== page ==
Must-visit UNESCO World Cultural Heritage sites in Korea
Civilization in Korea dates back to B.C.2333 when the first kingdom called “Dangun Joseon” was founded in this small peninsula of East Asia. With the rises and falls of several civilizations afterwards for more than 4000 years, history has left numerous cultural assets in the land. Many of the cultural assets have been recognized by UNESCO as World Cultural Heritage Sites, Intangible Cultural Heritage of Humanity, and Memory of the World. While there are eleven UNESCO World Cultural Heritage Sites in South Korea, Trazy introduces some of the most popular destinations for tourists.
1. Gyeongju: City of an open-air history museum
The whole city of Gyeongju was designated as UNESCO World Heritage Site in 2000. Gyeongju, formerly called “Seorabeol”, was the capital of ancient kingdom “Silla” that existed for 1000 years, being the longest kingdom in the Korean Peninsula.
You’ll feel great awe for the city’s landscape over your car window as you are getting closer to Gyeongju. The huge hills standing in groups are not something formed naturally by earth movement. They are the tombs of the rulers in Silla. You can imagine how powerful and prosperous the ancient kingdom was by looking at the size of the royal tombs.
Since Buddhism was established as the state religion of the country, Buddhist culture was in full bloom during Silla’s 1000 years. Visit Bulguksa, the 1500-year-old temple, and Seokguram Grotto, the mysterious man-made cave to witness flourishing Buddhist culture in the ancient era. Cheomseongdae, the huge bottle-shaped astronomical observatory in the middle of the city, tells that astronomy was considered important in those ancient days. No more spoilers! Pack your bag and set off to Gyeongju!
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2. Suwon Hwaseong Fortress: Gem of Korean fortress architecture
Located on the outskirts of Seoul, Suwon Hwaseong Fortress was designated as UNESCO Cultural Heritage Site in 1997. King Jeongjo, who built the fortress during his reign, is known to have a keen eye for beauty. Records say that the king ordered the architect and civil engineers to construct the city and the fortress in esthetically high quality. Go compare how this fortress is different from others.
Your visit may become more enjoyable knowing the behind-the-scene stories. The fortress was built not only to protect the city. It was also carefully planned and constructed to honor King Jeongjo’s father who was locked alive and died in a rice chest as the crown prince by his own father in political turbulence. The thoroughness and beauty of the fortress were the dedication of King Jeongjo, who lost his father as a young boy, to his loved father.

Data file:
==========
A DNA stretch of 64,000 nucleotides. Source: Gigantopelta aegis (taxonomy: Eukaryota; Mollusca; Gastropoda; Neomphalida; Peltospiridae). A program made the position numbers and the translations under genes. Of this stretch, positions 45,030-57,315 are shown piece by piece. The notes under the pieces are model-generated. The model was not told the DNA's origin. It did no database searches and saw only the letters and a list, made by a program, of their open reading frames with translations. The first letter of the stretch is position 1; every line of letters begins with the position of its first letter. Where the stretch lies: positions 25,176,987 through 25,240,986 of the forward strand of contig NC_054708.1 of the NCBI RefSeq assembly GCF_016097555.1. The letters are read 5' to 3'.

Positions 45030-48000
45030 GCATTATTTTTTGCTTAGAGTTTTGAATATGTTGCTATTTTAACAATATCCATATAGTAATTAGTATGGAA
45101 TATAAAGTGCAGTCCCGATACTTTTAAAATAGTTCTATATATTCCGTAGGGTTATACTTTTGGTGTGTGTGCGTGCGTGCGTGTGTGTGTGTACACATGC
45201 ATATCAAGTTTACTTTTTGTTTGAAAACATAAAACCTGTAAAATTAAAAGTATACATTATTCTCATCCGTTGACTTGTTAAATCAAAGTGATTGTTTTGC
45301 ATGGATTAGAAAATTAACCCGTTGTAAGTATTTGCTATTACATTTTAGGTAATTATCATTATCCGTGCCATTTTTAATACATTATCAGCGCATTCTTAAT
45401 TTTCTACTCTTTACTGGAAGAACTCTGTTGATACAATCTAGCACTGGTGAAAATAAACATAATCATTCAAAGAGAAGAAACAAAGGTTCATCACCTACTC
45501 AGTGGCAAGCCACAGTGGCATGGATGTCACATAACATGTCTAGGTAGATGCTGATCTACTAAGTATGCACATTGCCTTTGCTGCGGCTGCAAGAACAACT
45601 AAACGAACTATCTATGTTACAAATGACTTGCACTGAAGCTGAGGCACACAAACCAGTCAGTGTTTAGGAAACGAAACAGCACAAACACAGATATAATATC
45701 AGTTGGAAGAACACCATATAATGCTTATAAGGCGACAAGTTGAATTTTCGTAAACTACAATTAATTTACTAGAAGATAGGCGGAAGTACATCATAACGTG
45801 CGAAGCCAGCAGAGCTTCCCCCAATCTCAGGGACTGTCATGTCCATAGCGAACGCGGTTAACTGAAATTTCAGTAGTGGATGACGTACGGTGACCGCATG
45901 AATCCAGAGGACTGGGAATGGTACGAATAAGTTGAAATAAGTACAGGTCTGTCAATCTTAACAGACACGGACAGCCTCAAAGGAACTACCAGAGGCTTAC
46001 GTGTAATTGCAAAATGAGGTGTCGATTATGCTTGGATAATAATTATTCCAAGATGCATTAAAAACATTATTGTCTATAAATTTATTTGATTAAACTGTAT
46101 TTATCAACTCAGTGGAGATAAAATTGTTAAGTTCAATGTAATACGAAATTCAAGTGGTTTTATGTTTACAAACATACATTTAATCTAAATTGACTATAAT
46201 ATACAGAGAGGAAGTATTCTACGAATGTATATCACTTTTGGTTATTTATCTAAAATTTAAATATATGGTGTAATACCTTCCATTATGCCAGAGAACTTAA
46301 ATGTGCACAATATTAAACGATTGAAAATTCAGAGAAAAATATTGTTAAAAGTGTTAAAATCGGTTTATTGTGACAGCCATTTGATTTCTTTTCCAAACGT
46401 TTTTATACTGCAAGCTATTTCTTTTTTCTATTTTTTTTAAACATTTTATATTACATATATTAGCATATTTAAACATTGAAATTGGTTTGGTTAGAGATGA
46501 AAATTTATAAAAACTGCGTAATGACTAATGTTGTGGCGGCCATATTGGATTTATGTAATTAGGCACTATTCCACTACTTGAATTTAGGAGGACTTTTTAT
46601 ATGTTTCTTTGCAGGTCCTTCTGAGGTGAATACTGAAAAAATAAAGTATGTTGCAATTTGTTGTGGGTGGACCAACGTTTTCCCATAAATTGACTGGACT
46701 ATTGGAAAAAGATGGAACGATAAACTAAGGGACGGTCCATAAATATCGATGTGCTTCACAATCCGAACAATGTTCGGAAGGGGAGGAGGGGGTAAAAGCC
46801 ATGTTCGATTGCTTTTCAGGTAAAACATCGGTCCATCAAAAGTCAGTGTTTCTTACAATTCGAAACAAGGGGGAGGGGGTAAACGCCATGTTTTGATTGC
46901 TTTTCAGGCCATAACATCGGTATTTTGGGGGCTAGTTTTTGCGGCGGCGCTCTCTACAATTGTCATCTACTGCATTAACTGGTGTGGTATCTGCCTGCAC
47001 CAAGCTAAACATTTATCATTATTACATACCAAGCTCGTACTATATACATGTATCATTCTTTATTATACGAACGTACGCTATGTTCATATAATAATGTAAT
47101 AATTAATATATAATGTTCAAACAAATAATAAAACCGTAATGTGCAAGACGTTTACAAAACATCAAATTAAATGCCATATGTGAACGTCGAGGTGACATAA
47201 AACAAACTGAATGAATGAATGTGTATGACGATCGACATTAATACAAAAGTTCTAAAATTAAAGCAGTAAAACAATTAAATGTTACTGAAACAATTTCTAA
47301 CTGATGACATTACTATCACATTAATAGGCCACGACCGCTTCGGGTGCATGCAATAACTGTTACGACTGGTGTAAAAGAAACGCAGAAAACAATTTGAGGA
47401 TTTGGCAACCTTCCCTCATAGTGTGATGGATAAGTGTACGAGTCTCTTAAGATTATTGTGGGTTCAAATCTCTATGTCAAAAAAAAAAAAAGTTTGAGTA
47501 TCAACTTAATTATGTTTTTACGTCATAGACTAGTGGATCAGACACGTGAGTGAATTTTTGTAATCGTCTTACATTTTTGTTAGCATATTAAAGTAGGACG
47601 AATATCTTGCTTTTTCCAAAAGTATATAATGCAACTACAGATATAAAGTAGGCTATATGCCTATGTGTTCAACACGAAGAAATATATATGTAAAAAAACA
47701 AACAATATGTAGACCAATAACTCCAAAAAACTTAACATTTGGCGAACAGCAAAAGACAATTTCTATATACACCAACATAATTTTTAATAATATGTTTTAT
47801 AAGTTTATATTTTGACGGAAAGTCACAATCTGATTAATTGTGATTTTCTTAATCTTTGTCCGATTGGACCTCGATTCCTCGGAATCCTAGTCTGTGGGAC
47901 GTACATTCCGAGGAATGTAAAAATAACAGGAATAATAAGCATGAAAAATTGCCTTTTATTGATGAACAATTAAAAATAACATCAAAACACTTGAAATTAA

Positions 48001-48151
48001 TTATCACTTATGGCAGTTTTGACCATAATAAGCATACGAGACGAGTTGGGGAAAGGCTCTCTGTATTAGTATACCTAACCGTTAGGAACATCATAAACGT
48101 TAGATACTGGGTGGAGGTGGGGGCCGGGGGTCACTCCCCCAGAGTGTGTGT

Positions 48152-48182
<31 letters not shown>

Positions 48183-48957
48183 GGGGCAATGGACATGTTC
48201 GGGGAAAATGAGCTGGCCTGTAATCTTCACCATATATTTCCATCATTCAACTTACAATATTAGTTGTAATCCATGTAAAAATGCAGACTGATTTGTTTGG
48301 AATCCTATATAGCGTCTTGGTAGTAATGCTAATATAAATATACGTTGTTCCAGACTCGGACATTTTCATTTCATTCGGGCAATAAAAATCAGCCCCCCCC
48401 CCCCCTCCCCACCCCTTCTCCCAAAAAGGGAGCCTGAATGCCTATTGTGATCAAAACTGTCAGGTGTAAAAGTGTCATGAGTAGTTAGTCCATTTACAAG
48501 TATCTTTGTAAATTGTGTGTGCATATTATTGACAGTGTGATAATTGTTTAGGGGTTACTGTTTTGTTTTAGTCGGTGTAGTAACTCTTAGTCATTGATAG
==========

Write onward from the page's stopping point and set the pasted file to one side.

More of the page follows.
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3. Changdeokgung Palace: Aesthetic sophistication of Korean royal palace at its peak
If you have to choose only one place to visit, Changdeokgung Palace comes first. It is the only palace listed as UNESCO World Cultural Heritage Site among the five royal palaces in Seoul. While the other palaces were damaged and demolished during the Japanese colonialism and the Korean War, hence lost their original form, Changdeokgung Palace is the one that has been preserved well. It served as the principle palace for about 500 years in Joseon Dynasty. Also, the last princess of Joseon dwelt until 1989 in the palace even after the fall of her own nation.
Besides Changdeokgung Palace itself, take a look at the Secret Garden attached to the palace and peep into how the kings and queens of old Korea spent their leisure time.
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4. Buyeo: Peaceful town with ruins of the thriving kingdom of Baekje
Driving away from the bustling city of Seoul to the south for about 2.5 hours, you’ll reach a peaceful small county called Buyeo, which constitutes the Baekje Historical Areas, a UNESCO World Cultural Heritage Site designated in 2015.
Buyeo, once the capital of prosperous ancient kingdom “Baekje”, has plenty of historic sites and relics that have been well conserved in the area for 1,500 years.
Gungnamji Pond is Korea’s very first artificial pond where the king of Baekje and his officers discussed political affairs and spent their free time over tea. If you visit Gungnamji pond in summer, you can see lotus flowers in the pond in full bloom. Walking along the banks of the pond, you’ll get to see sculptures of King Mu and Princess Seonhwa from Silla, who later becomes the queen.
Take a stroll around the beautiful pond amidst delightful scents of lotus flowers and hear about the interesting love story about how King Mu and Princess Seonhwa, a princess of an enemy country, overcome the adversity facing the couple.
For more information: https://www.trazy.com/experience/detail/2248